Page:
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According to statistics, girls are more likely to be victims of cyberbullying than boys. Why is this the case, and how do we change it?

What is cyberbullying?

There was a time that if you wanted to bully someone, you had to do it face-to-face. It was often done in between classes in the hallway, or after school. The bully risked the chance of being seen by school staff and being suspended from school.

That is no longer the case. Now, all a bully needs is a digital device, and they can be as cruel as they wish. That is exactly what cyberbullying is- using a laptop, phone, or tablet to bully someone. And, worse, schools have ignored it too often as it is carried out online instead of on school property. This has allowed too many to get away with it.

Cyberbullies might do anything from post pictures with photo-shopped pictures of their victim to sharing really personal information to name-calling. Where bullying once did not spread past a group of friends or, at most, outside of a school, it can now spread all over the world to anyone else with a digital device. The humiliation of cyberbullying can bring massive emotional harm to its victims.


According to the National Center for Education Statistics, or the NCES, only 7% of boys report being cyberbullied as opposed to 21% of girls. That is a pretty vast difference. It is also reported that most of these girls are bullied by other girls.

Why is this the case?

There are no reports about girl cyberbullying causes- only that they are three times more likely to be cyberbullied. However, there are some characteristics of females that may contribute.

1. Girls tend to show their emotions more.

Showing your emotions is not a bad thing, but it can make young girls a target. By opening up and sharing thoughts and feelings, so-called “mean girls” are given ammunition.

2. Girls often judge others according to their own insecurities.

It has been said that people put others down to make themselves feel better. This is true and seems to show itself more in preteen and teen girls than anyone else. Though there may be many reasons for this, a common cause of insecurity in young girls is the unrealistic body images that the media portrays as desirable. As natural people do not fit these “perfect” images, girls find themselves lacking. Instead of dealing with their own insecurities, some young ladies find it easier to point out the flaws in their peers, taking attention away from their own.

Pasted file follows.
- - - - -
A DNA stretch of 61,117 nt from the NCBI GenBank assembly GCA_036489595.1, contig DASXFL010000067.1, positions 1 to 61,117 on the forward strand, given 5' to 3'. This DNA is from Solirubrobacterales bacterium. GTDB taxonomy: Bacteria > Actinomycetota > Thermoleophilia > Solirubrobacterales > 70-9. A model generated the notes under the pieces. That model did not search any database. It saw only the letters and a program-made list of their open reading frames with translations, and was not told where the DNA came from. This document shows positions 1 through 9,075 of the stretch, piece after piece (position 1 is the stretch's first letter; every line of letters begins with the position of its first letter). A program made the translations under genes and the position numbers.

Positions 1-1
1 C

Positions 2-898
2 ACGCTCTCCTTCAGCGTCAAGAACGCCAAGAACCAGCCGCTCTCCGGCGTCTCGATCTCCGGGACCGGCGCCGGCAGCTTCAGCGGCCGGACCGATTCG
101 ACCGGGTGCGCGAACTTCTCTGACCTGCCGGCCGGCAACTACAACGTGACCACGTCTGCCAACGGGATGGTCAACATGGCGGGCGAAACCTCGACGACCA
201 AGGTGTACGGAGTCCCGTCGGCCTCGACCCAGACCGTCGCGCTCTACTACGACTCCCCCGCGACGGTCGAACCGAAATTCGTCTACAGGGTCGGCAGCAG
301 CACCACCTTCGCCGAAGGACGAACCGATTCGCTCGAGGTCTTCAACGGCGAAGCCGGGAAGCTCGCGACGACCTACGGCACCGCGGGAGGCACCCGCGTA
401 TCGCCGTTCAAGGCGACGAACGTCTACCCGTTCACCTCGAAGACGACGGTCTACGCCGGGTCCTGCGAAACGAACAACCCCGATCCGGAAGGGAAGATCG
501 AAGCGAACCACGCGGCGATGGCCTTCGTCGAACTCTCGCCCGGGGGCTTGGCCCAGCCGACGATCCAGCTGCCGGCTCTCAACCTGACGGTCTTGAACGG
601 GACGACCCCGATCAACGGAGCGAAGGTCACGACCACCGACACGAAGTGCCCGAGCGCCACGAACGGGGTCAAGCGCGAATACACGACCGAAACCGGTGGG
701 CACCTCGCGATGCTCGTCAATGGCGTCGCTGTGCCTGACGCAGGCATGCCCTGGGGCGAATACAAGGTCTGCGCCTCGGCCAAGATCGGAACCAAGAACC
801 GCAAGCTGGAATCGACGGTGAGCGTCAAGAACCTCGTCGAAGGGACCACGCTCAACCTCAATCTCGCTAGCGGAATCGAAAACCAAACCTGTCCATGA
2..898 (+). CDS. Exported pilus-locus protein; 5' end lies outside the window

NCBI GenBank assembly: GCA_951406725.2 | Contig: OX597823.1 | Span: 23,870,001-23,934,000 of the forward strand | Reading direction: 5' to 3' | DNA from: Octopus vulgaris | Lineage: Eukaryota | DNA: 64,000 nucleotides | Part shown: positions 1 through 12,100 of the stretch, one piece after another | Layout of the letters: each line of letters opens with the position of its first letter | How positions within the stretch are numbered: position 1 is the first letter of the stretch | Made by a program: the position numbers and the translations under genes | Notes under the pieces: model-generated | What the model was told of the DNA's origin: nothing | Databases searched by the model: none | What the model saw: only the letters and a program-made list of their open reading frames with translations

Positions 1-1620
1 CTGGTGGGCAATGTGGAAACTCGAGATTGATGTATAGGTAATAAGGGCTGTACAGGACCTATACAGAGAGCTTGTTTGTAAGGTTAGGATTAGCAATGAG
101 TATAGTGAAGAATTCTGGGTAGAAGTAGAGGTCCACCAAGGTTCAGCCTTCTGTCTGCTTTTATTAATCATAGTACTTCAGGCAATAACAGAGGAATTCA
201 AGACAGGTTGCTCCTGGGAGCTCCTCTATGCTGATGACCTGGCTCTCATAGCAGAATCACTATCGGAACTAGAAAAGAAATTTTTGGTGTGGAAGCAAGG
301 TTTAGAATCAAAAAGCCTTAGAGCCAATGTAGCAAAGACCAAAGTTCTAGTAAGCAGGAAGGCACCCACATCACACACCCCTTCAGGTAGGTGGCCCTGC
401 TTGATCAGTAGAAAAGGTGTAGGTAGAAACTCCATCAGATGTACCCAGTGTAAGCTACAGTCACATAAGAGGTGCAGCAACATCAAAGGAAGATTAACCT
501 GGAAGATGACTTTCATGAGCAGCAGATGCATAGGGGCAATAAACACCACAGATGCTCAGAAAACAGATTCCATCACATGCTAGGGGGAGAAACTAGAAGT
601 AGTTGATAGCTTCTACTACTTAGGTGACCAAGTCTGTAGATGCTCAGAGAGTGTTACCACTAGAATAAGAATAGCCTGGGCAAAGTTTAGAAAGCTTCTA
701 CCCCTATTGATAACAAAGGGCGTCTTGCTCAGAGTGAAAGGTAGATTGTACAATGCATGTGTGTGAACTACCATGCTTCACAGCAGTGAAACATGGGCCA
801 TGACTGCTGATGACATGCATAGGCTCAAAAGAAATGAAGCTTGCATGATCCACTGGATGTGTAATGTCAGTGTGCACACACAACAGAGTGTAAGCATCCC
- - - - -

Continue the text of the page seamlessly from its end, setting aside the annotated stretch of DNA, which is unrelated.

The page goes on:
3. Girls are more verbal.

More often than not, girls will speak their minds long before boys. Speaking and acting out on social media is the perfect avenue for them to do so, even when that means hurting someone else’s feelings.

4. Girls tend to show more sensitivity about their looks and fitting in.

It is not that boys are never concerned with their looks or that they do not want to fit in. They often do, too. However, girls are quicker to show their pain concerning these issues than boys, possibly because boys have been taught that must be tough.

What’s the solution?

One thing is certain- sitting back and hoping it will go away is not working. Neither is schools refusing to take an active role in the fight against it. Cyberbullying is an epidemic that cannot be ignored. It is reported that students who experience bullying and cyberbullying are twice as likely to attempt suicide than those who do not.

That is a depressing and scary thought, as suicide is already one of the top causes of teen deaths. Allowing that number to double simply cannot happen, but stopping it means that everyone involved with children must take a more active role. This includes family, the school systems, even social media companies.

– Parents need to speak with their children and monitor online activities. They may say they hate you for it, but better that than burying your child. It is normal to try to give your children space- they need it to grow. Monitoring their activity does not mean raiding their accounts and private messages every day. However, you can make rules about their social media usage, including that they must have you as a friend on their account. This way, you can see if anything is going on that should not be.

– School systems are beginning to induce punishments and cyberbullying education. These programs need to remain in place and constantly improve.

– Social media companies should start freezing or deleting accounts of those who bully others on their platforms. If they show that cyberbullying will not be tolerated, it should deter a lot of the behavior since preteens and teens feel that they must have social media accounts.

– It would also be very helpful to have more support groups that victims of cyberbullying can reach out to. Perhaps it would save some precious lives if they could speak to people who understand what they are dealing with.

Cyberbullying is a terrible experience for both boys and girls, though it is clear that girls seem to be the easier target. As parents, we have to fight for our children against things that threaten to harm them. In this day and age, one of the biggest threats is cyberbullying. Let us fight for our children’s right to be safe online.